MUNIR: Makes yourselves at home. You want some coffee?
ZAC: The house is medium sized with a couple bedrooms, it feels just a bit too big for Munir, who now lives here all by himself. But when he starts listing off all his siblings who used to live here, it’s hard to imagine how they all fit.
MUNIR: There was the oldest down, I think Sadala, Sharif, Aida, Adele, Sirhan, and, six yeah.
All of the names in Arabic mean, in fact, all the names, they're all Biblically rooted.
ZAC: In 1944, Sirhan Sirhan was born into a large family in Jerusalem, then a part of Palestine. The Sirhans were devoutly Christian, especially their mother, Mary.
MUNIR: Mother was an avid believer in Christendom. She used to be a guide. There were a lot of nationalities that used to come to visit the holy places and then she used to tell 'em that this is where Christ did this, this is where he walked and she was a tourist guide.
ZAC: When Sirhan was a small child, A bloody civil war broke out as Israelis and Palestinians fought over territory. Jerusalem became a war zone.
MARY SIRHAN: He had a very very much experience of terrible type of war.
ZAC: Sirhan’s mother remembers that when he was a small child there was no escape.
MARY SIRHAN: He saw his own brother killed and war is hard enough for old people, how it is do you think with children? It makes marks in their minds, in their hearts and you can’t even, they can’t forget it.
MUNIR: You're walking from school to home or home to school or home to a store. You know you're always looking at the sky you're always listening for the air raid siren. The air raid sirens ran and all the women started screaming and the kids, they all started grabbing the kids and the screams and the hollers my God. That I remember.
ZAC: The Sirhans were forced to move to Jordanian-controlled East Jerusalem, becoming refugees for nearly a decade. Then through an American couple that Mary had met while working as a tour guide, the Sirhans got sponsored for relocation to the United States.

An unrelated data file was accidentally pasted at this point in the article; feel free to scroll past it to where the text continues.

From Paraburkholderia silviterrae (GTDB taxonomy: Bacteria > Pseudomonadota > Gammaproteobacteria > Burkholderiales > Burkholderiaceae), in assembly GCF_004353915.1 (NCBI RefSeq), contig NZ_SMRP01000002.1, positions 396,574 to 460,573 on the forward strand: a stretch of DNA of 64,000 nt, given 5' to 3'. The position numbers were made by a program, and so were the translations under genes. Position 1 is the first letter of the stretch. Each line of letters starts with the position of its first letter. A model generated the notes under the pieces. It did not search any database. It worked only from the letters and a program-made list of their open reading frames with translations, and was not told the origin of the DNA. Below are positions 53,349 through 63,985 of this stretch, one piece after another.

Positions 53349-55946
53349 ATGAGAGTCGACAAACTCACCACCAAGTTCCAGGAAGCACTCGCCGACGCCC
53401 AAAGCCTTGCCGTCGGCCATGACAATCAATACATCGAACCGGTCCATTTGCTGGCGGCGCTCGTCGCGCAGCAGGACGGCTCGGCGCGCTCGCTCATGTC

California Tourism Film: There is probably no single area holding as much charm and beauty and the good things of life as Southern California. Fine buildings, huge stores, busy citizens...
ZAC: The Sirhans’ began their new life in Pasadena, California.
MUNIR: When we first arrived here in California, Sirhan saw everybody was blonde. He turns and asks mother "Is our hair gonna turn blonde? I don't want blonde hair."
ZAC: Sirhan’s family didn’t have a lot of money and he struggled to fit in. In Middle School, he was embarrassed to heave to wear the same clothes for days in a row. In High School, it wasn’t easy for him to make friends. After graduation, he had trouble holding down a job.
ZAC: What was he into? What kind of stuff?
MUNIR: Horses. Reading. Languages. He liked to look at girls, you know he admired girls. And he would not avidly, not as avidly as mother, but he read the Bible.
ZAC: You mentioned that he was into horses. And he worked at a stable, right?
ZAC: In his early 20s, with his slight build and short stature, Sirhan thought that maybe he'd become a jockey. So, he moved to a nearby town with a horse track.
MUNIR: I understand from mother, I'd ask her where Sirhan is, she said he's working out in a town called Corona and he wants to become a jockey and he lives out there in a trailer. And I'd say let me know when he comes home, I miss him, I'd like to see him.